my father’s store whenever he passed through
Marietta. One day he announced, “I’ve just
bought my first steamboat, the H. K. Bedford.”
“Congratulations, Skipper,” my father said.
“I envy you,” I said. “I’d like to be a riverboat captain and have people call me Skipper.”
Father bristled. “Next thing we know
you’ll be wanting to vote.”
Captain Greene held out his hand to me.
“Would you settle for being the wife of a riverboat captain?”
On November 18, 1890, when I was
twenty-two and he was twenty-eight, I married Captain Gordon Greene.
“Hold tight, Mary!” he said, lifting me up
into his arms. “Since I can’t carry you across
a threshold, I’ll carry you up the gangplank.
We’ll have a steamboat honeymoon and make
our home here on the river.”
I loved the dusky smells of river warehouses and the sight of goods on the wharves
ready to be loaded. My blood ran faster when
the showboat steamed by with its calliope piping bright tunes. A nip of excitement filled
the air when the steamboat whistle blew.
Folks rushed to the riverbanks to see her tall
stacks puffing smoke billows and the paddle
wheel splashing through the water.
Serving as a lifeline to folks living on the
river, we transported all kinds of supplies on
THE ERA OF STEAMBOATS
On August 7, 1807, Robert Fulton
inaugurated the world’s first successful
commercial steamboat service. Ridiculed by
some as “Fulton’s Folly” while it was being
built, Fulton’s boat, the Clermont, completed the 150-mile voyage from New York
City to Albany in 32 hours, traveling at an
average speed of 5 miles per hour.
Fulton is often credited with inventing the
steamboat, but an earlier steamboat, built
by John Fitch, completed a successful trial on
August 22, 1787. Propelled by steam-powered
oars rather than a paddle wheel, one of Fitch’s
steamboats began carrying passengers and
freight on the Delaware River between Trenton,
New Jersey, and Philadelphia in 1790. But Fitch’s
business venture failed after just three trips.
Before the age of trains or decent roads,
the steamboat was critical to opening up
the American frontier west of the
Appalachians. Folks came to depend on
steamboats for the hauling of freight and
goods, and for travel that expanded their
vision and knowledge of the growing
The golden age of steamboats, when
luxurious boats with crystal chandeliers
plied the Mississippi, Missouri, and Ohio
Rivers, peaked between 1850 and 1870.
The Civil War began the end of this golden
age, as the Missouri and lower Mississippi
Rivers were blockaded, and steamboats
carrying troops and supplies were often
fired upon from the riverbanks.
Ultimately, steamboats became victims
of progress as railroads, also using the
technology of steam propulsion, flourished and expanded across the country.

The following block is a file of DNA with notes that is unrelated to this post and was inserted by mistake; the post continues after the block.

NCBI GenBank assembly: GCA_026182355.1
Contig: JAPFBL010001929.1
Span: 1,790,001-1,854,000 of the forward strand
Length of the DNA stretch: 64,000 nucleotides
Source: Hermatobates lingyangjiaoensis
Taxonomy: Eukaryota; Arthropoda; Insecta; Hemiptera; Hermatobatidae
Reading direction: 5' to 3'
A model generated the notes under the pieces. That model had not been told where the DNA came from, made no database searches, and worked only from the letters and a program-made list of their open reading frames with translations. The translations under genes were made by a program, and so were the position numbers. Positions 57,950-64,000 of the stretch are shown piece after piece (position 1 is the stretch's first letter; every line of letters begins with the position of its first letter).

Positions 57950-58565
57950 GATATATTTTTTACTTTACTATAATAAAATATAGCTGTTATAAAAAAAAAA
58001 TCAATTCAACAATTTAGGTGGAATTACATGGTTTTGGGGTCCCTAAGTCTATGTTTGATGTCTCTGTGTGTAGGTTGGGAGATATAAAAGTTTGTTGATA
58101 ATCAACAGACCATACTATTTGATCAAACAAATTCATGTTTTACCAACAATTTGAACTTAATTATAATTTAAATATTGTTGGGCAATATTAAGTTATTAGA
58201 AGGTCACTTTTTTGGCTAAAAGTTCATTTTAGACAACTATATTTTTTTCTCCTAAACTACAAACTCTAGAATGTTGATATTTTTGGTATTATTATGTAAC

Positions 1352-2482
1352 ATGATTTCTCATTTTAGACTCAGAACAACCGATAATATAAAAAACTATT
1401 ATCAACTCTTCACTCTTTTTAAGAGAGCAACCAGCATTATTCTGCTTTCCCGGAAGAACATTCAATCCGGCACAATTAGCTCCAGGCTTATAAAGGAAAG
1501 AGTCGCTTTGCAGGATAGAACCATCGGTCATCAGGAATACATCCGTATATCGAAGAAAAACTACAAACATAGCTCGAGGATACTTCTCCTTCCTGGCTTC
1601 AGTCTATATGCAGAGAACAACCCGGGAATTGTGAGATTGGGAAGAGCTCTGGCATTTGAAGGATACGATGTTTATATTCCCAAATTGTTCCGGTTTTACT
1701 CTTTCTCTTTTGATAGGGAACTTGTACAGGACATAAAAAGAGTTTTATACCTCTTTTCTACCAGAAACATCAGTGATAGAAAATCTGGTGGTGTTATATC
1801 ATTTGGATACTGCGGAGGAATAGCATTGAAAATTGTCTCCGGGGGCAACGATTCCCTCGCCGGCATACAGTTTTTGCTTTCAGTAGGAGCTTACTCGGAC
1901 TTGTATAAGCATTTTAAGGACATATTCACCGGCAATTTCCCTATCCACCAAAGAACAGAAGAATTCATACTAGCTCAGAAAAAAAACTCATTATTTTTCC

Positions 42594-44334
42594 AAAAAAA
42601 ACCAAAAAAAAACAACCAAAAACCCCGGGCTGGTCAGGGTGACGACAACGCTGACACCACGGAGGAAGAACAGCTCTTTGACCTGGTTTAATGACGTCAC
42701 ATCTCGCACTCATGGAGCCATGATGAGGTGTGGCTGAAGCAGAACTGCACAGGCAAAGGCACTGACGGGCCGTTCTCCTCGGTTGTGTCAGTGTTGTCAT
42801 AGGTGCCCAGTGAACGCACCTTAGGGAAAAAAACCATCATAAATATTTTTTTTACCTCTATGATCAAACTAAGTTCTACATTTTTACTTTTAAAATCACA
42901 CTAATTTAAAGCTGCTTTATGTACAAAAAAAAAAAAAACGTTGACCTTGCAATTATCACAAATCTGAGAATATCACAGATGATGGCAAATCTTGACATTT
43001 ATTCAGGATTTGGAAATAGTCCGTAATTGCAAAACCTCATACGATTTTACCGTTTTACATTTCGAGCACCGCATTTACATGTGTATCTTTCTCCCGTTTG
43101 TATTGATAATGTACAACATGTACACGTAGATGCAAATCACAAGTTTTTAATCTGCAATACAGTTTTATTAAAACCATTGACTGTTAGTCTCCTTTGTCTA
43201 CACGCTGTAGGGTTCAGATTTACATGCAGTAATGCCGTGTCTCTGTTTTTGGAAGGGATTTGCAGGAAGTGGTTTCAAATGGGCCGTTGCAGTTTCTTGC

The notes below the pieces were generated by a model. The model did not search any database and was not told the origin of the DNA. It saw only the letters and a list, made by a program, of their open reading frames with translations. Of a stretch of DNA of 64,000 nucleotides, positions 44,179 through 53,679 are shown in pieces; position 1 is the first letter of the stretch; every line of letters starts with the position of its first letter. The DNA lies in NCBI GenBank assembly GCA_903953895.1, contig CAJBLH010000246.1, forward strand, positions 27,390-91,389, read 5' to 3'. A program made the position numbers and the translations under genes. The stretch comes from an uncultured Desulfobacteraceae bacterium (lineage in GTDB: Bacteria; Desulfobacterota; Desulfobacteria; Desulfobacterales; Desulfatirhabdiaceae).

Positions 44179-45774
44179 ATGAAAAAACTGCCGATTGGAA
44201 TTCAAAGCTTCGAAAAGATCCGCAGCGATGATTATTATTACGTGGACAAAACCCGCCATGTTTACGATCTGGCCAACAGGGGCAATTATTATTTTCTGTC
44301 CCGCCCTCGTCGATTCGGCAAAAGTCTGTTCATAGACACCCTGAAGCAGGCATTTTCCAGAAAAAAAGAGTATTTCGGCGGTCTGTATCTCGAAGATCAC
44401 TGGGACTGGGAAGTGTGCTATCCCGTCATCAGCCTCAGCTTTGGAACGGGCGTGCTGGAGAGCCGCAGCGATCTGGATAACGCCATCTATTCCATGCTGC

the steamboat. The big pine packing boxes
held yard goods. (That’s fabrics sold by the
yard, not flower seeds!) We hauled all kinds
of things—shoes, dresses, and overalls for
dry-goods merchants like my father. We
brought machinery and sugar, salt and flour.
Kegs and barrels of beer, whiskey, and brandy
rumbled up and down our gangplanks. Folks
came into town from their farms to trade
eggs, butter, apples, and meat for “storeboughten” goods from the steamboat. All this
freight, except the passengers, which we called
“walking freight,” was moved by roustabouts,
the hardest workers on the river.
“Come on, Mary,” Gordon called to me
after the loading was done my first day on
board the steamboat. “Let’s go on deck and
listen to the roustabouts let loose with their
The H. K. Bedford cut through river
ripples glittering in the late afternoon sun,
while folks sitting out on their porches along
the Ohio applauded the melodious singing as
we passed by.
“Here comes the captain wid a snicker and
a grin,” sang the roustabouts. “Wheelhouse
Puddin’ all over his chin.”
“What’s Wheelhouse Puddin’?” I asked
He grinned. “It’s bread pudding with a
Cook fed the passengers delectable foods
famous in the regions we traveled: hot-water
cornbread and fried catfish in the south, a
Kentucky burgoo so thick a spoon would
stand up in it, and filé gumbo and Cajun
jambalaya in New Orleans.
Hard as we tried to stick to a schedule,
the river current dictated how fast we moved.
If the river was high, boats could go fifteen
miles an hour in midstream! But in the hot
summer the current slowed, and so did we.
We completely stopped whenever we saw
produce or livestock waiting on the riverbank
to be picked up. Once we stopped to let a
woman get off the boat for a minute to gossip
with another on the riverbank.
“Gordon, can’t we go any faster? We stop
at every cow path!”
“We load as fast as we can, Mary, but if,
say, a chicken gets loose, we have to chase it
back to its coop!”
IS A THICK
A PILOT’S LICENSE? IS SHE GOING
TO FLY A PLANE, TOO?
The passengers slept in staterooms, so
called because the suites were named after
states. A whole deck was named for our biggest state in those days, Texas, and that’s
where Gordon’s and my stateroom was. I
loved steamboat life, except for one thing—
I still wanted to be a riverboat captain.
One day Gordon said, “I dream about
steamboats. Someday I want to own a whole
fleet of ’em. But right now, I want to buy
just one, and I don’t have the money to pay
“I know someone you wouldn’t have to pay.”
“I can tell by your conniving look that
you’re up to something, Mary.”
“Let me be the captain of the new boat!”
“You don’t have a license.”
“I can get one. I’m learning the river and
how to steer the boat.”
Gordon scratched his chin. “Well, I don’t